Camera Obscura — My Maudlin Career.
I adore this, definitely my album of the summer. Lazy, summer-fused indie pop with a female vocalist, the songs are golden brown and induce images of laying half-asleep in the grass with heart-shaped sunglasses. This is the band’s fourth album and, as usual, betters the standards they’ve previously set. With a hint of irony — of course, the album was rated 8.3 on Pitchfork — Tracyanne Campbell sings, “This maudlin career has come to an end/ I don’t want to be sad again.” But the entire album showcases what Camera Obscura do best — the maudlin and nostalgic songs that inspire a strange feeling of melancholy. Compared perhaps too often to Belle & Sebastian, the similarities are there without a doubt, but in my opinion Camera Obscura do it better. This is one not to be missed.
Japandroids — Post-Nothing (Promo).
The quality is obviously sub-par, but this can be easily overlooked due to the fact this album is only a promo. That said, this builds an incredible level of anticipation to hear what the Japandroids will come up with for their official debut. The album opens with The Boys Are In Town, catchy and rough. The unpolished feel to all the tracks, instead of detracting from the music, simply adds a raw and honest energy to the tracks. The music takes the listener up and down on a rollercoaster, the melodies at first sounding entirely random but in fact acting as a common thread to pull the songs together. It’s exactly the kind of music that stays on repeat; dizzy and disorientating, with a catchy rush after each track. A+ for effort.
Sunn O))) — Monoliths and Dimensions.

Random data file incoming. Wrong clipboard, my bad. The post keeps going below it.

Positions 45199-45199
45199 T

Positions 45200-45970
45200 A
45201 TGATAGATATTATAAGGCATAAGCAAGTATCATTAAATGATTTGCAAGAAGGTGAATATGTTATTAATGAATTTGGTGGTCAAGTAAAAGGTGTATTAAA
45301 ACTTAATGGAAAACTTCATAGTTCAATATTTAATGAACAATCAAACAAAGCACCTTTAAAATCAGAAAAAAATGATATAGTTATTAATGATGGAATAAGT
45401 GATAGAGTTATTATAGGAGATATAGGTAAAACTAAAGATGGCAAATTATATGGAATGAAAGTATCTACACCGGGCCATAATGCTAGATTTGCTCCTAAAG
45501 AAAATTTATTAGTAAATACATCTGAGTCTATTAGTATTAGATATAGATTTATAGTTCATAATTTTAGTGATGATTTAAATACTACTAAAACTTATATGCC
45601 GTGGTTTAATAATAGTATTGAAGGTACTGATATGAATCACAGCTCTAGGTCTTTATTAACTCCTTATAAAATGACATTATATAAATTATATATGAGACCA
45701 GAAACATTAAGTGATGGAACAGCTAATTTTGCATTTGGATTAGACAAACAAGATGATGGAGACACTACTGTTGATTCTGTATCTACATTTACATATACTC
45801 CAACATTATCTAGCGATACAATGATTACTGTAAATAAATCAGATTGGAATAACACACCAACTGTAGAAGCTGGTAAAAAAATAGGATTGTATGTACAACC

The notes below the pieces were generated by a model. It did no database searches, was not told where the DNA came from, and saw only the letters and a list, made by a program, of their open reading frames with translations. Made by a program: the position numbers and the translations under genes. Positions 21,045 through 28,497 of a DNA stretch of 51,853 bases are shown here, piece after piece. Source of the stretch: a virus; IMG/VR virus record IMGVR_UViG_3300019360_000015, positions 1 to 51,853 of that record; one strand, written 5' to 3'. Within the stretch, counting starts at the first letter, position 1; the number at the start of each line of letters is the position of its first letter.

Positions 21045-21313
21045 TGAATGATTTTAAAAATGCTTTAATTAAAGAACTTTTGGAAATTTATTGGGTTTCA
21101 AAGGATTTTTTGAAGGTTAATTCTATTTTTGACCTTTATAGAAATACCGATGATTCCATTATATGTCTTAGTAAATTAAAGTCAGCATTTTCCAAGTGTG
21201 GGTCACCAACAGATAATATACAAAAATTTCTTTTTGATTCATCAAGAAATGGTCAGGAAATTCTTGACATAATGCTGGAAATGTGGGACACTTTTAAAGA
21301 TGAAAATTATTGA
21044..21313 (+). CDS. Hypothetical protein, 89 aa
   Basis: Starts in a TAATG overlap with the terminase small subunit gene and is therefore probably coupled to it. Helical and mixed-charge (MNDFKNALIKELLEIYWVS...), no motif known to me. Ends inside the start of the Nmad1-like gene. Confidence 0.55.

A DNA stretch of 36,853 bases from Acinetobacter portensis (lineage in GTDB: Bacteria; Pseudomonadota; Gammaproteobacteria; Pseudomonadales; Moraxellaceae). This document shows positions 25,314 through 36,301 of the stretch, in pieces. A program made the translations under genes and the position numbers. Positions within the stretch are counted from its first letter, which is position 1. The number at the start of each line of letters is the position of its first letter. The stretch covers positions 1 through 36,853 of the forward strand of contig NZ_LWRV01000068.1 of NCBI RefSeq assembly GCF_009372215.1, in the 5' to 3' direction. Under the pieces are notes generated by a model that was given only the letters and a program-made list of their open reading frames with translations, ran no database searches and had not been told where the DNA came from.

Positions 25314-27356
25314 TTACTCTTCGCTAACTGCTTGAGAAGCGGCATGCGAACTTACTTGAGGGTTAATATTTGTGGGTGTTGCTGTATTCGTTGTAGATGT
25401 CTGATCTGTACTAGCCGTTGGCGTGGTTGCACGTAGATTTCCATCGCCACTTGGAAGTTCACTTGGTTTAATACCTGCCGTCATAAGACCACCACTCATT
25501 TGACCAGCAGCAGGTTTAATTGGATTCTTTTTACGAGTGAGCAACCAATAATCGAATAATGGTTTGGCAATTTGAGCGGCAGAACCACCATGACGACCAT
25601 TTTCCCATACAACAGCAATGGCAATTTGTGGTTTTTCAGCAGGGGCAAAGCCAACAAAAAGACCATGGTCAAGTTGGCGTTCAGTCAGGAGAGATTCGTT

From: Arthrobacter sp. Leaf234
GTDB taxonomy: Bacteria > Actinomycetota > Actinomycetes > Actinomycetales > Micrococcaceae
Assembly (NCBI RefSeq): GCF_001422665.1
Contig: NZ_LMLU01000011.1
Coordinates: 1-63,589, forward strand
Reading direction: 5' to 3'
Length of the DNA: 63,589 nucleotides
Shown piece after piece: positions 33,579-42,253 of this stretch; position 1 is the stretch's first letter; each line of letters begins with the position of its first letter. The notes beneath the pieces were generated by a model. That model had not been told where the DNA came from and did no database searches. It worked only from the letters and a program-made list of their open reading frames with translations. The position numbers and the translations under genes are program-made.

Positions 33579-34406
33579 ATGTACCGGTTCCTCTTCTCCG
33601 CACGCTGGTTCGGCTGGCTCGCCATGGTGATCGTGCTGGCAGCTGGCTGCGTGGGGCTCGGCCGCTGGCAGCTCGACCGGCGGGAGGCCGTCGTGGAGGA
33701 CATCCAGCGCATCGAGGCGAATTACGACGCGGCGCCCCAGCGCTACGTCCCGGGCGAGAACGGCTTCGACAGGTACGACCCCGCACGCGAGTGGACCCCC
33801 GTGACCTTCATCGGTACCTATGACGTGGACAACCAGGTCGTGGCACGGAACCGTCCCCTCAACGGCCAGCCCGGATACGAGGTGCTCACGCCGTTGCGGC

While technically, this is a great album, nothing about drone or black metal is appealing. Two of the album’s four tracks are over sixteen minutes long, and the ‘drone’ genre is aptly named. While Sunn O))) are doing well for the genre, and are perhaps one of the best bands to come out of it, it’s like making the comparison to a Disney star; while they may be the best to come out of the Disney machine, it’s still not a notable achievement. The majority of the album sounds like nothing more than a single note being played repeatedly on a guitar, while the worst of it sounds like feedback from a slightly broken amp. This is definitely an album to avoid.
Cymbals Eat Guitars — Why There Are Mountains.
While Why There Are Mountains has moments of sheer genius; melodies rising above the lyrics, unexpected crashes and soars, sadly this isn’t enough. Described as the ‘indie road trip album’, this does sum it up, though not exactly in a good way. The album may be boring in a CD player or on an iPod, but would provide the perfect soundtrack to a road trip, acting as background music with friends and coming second to the landscape outside the window. The repetitive crescendos sound overly theatrical, and the band are simply trying to pack too many ideas into their music, leading parts to sound messy and like the band need a definitive idea of what they are trying to achieve. However, for a young band, and considering this is a self-released debut, it’s a strong effort and leaves the listener, while not overly impressed, anticipatory for what Cymbals Eat Guitars pull out of their hats next.
David Cook — S/T.
Yes, that’s right, the 2008 American Idol winner. I know, American Idol is nothing more than a glorified karaoke contest, and a fast-track to insta-fame. Believe me, I felt the same way. Fame — or, at least, success — should be earned. It should come from years of touring in a shitty van, playing to no one but a few friends and family, et cetera. But David Cook has done all that. He already has one album out pre-Idol that was self-released. He’s done the touring thing, done the working hard thing, and American Idol was his one last hurrah. Of course, this in no way justifies my guilty enjoyment of this album. But it’s so ironic that the man who fell so neatly into Idol’s ‘rockstar’ stereotype was entirely the type of man who, before, would have railed against the Idol-machine with the rest of us. And the album is catchy; Come Back To Me, for example, is upbeat and so fun that listeners will be humming it under their breaths all day. While the lyrics are, mostly, the cliched love songs that enspan most generic rock albums, there are a few gems. Permanent is one of them, a heart-wrenching lament to the singer’s (now deceased) brother, who suffered from brain cancer. And who can’t love Bar Ba Sol, a song unshamedly using words like ‘fugue’?